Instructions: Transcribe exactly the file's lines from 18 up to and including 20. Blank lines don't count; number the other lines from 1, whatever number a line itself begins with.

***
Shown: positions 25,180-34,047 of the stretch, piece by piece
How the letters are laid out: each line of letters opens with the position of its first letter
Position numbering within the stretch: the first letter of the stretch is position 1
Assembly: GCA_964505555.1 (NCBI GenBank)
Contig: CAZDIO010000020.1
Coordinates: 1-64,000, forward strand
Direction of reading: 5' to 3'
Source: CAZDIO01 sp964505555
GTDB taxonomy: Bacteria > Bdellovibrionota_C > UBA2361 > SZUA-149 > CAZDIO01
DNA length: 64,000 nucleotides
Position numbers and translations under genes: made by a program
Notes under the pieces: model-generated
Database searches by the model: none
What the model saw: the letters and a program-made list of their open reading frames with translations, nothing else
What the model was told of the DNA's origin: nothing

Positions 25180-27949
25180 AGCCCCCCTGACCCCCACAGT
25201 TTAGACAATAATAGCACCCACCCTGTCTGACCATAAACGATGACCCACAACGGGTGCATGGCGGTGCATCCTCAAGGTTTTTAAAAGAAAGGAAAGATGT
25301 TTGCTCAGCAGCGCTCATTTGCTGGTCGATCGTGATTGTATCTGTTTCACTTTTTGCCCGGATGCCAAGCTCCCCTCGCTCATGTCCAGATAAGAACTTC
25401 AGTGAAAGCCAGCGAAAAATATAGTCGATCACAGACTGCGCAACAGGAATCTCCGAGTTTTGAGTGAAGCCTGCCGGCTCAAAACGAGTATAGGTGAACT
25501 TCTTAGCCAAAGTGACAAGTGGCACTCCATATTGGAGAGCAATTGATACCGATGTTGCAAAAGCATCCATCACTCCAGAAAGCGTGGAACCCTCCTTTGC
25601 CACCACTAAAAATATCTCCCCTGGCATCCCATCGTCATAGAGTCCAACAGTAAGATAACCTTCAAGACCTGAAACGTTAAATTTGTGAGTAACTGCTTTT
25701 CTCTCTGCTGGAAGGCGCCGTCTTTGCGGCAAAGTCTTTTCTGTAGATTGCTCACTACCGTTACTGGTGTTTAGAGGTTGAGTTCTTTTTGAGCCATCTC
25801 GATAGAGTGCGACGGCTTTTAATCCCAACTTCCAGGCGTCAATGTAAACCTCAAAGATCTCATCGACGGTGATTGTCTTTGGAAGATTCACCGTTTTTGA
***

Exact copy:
25201 TTAGACAATAATAGCACCCACCCTGTCTGACCATAAACGATGACCCACAACGGGTGCATGGCGGTGCATCCTCAAGGTTTTTAAAAGAAAGGAAAGATGT
25301 TTGCTCAGCAGCGCTCATTTGCTGGTCGATCGTGATTGTATCTGTTTCACTTTTTGCCCGGATGCCAAGCTCCCCTCGCTCATGTCCAGATAAGAACTTC
25401 AGTGAAAGCCAGCGAAAAATATAGTCGATCACAGACTGCGCAACAGGAATCTCCGAGTTTTGAGTGAAGCCTGCCGGCTCAAAACGAGTATAGGTGAACT